By Veronique de Rugy
How much are we actually spending on national security and defense–related programs? A whole lot more than you think.
This chart puts into perspective the amount of spending that is not being accounted for in widely cited figures by the Pentagon (DOD) and the Office of Management and Budget (OMB). Using data calculated by Winslow Wheeler of the Project on Government Oversight, line items from other areas of the federal budget relevant to defense and security issues are added to the FY 2012 base. The findings suggest that reported defense spending figures underestimate the overall cost of defense and national security programs by up to $400 billion in FY 2012.
The most widely reported defense spending estimate is the Pentagon’s $530 billion base budget; however this figure doesn’t account for war funding, which has been above $100 billion each year recently. When war funding is added, the total jumps to about $650 billion. This figure has already begun to decrease as the United States withdraws from the wars in Iraq and Afghanistan.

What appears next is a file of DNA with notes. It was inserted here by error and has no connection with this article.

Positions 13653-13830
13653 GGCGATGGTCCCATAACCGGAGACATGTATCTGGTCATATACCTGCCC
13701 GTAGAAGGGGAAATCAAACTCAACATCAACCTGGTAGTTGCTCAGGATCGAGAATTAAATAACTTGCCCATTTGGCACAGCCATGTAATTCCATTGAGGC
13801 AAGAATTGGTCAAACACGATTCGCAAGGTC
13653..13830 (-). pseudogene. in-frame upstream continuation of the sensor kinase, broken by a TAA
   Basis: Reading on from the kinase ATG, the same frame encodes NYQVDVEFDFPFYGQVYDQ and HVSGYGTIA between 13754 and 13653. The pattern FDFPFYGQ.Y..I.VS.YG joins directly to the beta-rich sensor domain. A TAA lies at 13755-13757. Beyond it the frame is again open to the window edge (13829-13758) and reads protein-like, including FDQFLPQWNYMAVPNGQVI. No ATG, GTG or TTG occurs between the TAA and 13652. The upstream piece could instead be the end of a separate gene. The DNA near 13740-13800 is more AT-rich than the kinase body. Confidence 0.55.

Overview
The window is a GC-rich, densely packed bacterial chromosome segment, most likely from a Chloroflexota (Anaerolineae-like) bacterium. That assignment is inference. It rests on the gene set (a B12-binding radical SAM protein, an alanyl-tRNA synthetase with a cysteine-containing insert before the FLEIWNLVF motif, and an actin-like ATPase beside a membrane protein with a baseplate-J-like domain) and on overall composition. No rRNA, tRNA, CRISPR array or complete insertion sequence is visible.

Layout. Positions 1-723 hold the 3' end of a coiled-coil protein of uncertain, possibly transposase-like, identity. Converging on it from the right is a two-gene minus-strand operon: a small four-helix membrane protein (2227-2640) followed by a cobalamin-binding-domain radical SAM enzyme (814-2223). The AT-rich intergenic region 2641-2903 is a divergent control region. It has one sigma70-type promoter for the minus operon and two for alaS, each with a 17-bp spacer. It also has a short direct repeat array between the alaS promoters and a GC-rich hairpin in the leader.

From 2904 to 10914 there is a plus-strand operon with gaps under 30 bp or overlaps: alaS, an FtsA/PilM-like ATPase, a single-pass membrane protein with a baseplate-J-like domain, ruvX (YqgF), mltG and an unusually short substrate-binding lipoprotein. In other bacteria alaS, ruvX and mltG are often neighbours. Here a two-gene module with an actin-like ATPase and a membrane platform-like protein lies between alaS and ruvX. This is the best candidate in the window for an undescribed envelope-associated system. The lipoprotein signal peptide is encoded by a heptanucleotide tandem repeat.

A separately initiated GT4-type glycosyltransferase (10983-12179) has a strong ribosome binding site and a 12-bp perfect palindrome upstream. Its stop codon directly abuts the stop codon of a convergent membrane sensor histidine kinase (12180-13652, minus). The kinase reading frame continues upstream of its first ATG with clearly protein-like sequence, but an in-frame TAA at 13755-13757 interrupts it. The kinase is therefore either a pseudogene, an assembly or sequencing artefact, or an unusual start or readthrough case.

Additionally, the DOD base doesn’t account for the nuclear weapons research and technology that falls under the Department of Energy’s budget. After we account for both nuclear weapons and war spending, we establish the amount that is reported by the OMB for National Defense (or Budget Function 050). Adding DOE nuclear programs and other related defense activities takes the total up to $676 billion.
While the majority of defense spending takes place in the Pentagon budget or National Defense budget function, there are many other cases of spending related to national security and defense:
$125 billion to Department of Veterans Affairs to care for wounded or retired military veterans
$61 billion to International Affairs for additional war funding, weapons training to foreign militaries, and peacekeeping operations (Note that there are nondefense-related items in this amount, such as operating US embassies and consulates and normal diplomatic operations.)
$46 billion to Department of Homeland Security for responding to terrorism and natural disasters
$21 for retirement costs to DOD civilian workers who draw pensions and benefits.
After accounting for the outlined programs above, a more comprehensive defense spending figure comes out to nearly $930 billion. This amount does not include the additional interest costs on the debt, which would only add to the spending amount.
via A Comprehensive Look at Defense Spending, FY 2012 | Mercatus Center.